The Secret Of Flowers: They Cause Us To Feel Happiness

In the midst of the COVID-19 pandemic, E. Shaunn Alderman, associate publisher of FLORAL BUSINESS magazine, shares a message about the value of enjoying flowers and plants.

Asking if flowers are necessary is not the appropriate question at this time because now, more than ever, we need to feel the happiness flowers and plants can provide.

This is a confusing and frustrating time right now, and there is no handbook on how to not experience the anxiety that accompanies on-going news reports. But there is a message I hope is shared with consumers who are shopping for groceries or having them delivered via online ordering: Include flowers and plants on your shopping list.

The reason is simple: Flowers make us feel good. We could all use a great big dose of feel-good about now.

The happiness or feel-good factor is scientifically researched and documented. For years, the floral industry has known about these studies conducted by several accredited universities. Simply said, the published studies indicate when receiving and gifting flowers, our bodies undergo physiological changes, which basically turn on the feeling of happiness. This is the message that many floral industry members would like consumers to know.

Lane DeVries, president and chief executive of The Sun Valley Group Inc., based in Arcata, CA, says, “The prospect of people spending more time at home in the coming weeks is precisely where we, as a floral industry, can help play an important role. Flowers are the unifying symbol of joy, beauty, cheerfulness and healing. Flowers have a positive effect on overall health, they are a mood booster and a stress reducer. Flowers have the capability to fulfill a deep yearning for peace and joy in the hearts and souls of the consumer particularly at this time.”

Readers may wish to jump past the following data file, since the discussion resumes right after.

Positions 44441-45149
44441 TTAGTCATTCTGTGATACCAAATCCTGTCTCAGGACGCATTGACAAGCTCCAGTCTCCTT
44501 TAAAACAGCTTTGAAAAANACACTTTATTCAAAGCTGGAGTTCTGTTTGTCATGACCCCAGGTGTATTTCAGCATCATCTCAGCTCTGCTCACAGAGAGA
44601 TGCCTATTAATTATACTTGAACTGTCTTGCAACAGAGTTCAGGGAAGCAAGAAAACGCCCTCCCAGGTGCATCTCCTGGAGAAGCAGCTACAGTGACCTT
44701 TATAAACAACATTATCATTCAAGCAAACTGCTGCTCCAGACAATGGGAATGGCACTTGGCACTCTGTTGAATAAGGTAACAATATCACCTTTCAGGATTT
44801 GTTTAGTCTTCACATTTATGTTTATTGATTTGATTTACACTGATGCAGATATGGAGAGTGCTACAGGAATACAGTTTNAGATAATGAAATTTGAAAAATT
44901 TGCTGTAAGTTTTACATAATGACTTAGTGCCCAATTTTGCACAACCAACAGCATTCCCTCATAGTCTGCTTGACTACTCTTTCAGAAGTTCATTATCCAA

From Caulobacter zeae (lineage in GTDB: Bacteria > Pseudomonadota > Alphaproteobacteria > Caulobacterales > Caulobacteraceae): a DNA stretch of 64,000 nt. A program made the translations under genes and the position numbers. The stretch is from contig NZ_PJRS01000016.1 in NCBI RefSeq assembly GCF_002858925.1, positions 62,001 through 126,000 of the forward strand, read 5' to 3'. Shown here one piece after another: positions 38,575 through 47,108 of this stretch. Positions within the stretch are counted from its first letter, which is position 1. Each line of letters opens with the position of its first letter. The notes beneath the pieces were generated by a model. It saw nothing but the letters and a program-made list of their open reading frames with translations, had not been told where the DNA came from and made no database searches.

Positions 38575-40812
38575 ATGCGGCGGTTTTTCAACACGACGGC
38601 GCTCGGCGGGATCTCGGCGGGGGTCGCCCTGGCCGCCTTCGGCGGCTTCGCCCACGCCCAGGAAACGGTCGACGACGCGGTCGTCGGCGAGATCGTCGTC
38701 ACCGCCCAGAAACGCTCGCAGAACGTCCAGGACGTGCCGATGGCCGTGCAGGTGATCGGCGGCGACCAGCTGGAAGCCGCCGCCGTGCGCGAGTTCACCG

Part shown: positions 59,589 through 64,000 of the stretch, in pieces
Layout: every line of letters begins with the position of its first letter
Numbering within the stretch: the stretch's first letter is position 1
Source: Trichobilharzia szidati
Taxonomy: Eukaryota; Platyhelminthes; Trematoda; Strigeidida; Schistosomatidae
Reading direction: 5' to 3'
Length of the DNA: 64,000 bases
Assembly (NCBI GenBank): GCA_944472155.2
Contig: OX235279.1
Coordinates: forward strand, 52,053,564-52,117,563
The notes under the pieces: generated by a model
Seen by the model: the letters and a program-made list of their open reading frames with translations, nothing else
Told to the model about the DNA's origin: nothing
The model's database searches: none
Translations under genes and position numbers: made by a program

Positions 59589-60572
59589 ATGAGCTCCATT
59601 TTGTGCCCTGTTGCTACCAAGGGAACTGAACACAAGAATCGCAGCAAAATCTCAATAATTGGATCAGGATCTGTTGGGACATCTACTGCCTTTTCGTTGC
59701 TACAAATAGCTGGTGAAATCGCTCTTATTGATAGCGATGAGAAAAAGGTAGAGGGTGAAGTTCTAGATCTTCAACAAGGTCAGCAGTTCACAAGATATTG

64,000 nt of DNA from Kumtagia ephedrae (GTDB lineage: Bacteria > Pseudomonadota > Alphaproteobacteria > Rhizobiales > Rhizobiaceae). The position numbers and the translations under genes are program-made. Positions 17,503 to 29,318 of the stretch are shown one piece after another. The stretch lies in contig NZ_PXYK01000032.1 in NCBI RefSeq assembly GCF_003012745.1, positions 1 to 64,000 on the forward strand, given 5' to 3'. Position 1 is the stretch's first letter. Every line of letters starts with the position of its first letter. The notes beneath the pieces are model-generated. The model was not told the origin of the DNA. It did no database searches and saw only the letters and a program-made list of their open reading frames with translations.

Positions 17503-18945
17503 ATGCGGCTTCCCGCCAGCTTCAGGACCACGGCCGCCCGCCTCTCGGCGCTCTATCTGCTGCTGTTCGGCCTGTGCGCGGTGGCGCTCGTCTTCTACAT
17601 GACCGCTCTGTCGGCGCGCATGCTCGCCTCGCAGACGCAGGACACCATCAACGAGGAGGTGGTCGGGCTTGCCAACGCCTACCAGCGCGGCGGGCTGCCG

During the uncertain period of social distancing, this is the time to turn to nature’s gifts and experience and share the feelings of joy and happiness that flowers bring. Families can gather cut greens from their yards and create their own green bouquets. If available, spring flowers can be added. Look for bouquets and houseplants at your supermarkets, and ask for them if the retailer does not have them displayed. Retailers invest substantially to convey the corporate philosophy that often focuses on health and wellness.

Asking if flowers are necessary is not the appropriate question at this time because now, more than ever, we need to feel the happiness flowers and plants can provide.

Scott Hill, vice president of sales and marketing at The USA Bouquet Company in Miami, encourages retailers to continue emphasizing the flowers’ health and wellness message. “We’re a bouquet distributor, and we bring in flowers to the United States from all over the world to distribution centers in six different states. From there the flowers go to supermarkets, mass markets and club stores, and eventually consumers. Essentially, we’re in the happiness business because that’s a major part of flowers.”

Hill says the past weeks have involved weighty discussions with major supermarket retailers about the operational challenges the stores are facing. Mass quantities of goods are fervently being purchased by anxious consumers and this, of course, increases the work load. Operating at the all-hands-on-deck pace, with a reduced work force in some places, can be exasperating. The term ‘unprecedented’ is used often on the television news, and the same word is certainly appropriate when describing what supermarkets are dealing with right now regarding supply and demand.

Hill explains, “Supermarkets want flowers. The key is how do we get them there when at this time there is enormous competition on delivery dollars.” Is the warehouse going to place a pallet of in-demand edible potatoes on the delivery truck or pallet of flowers?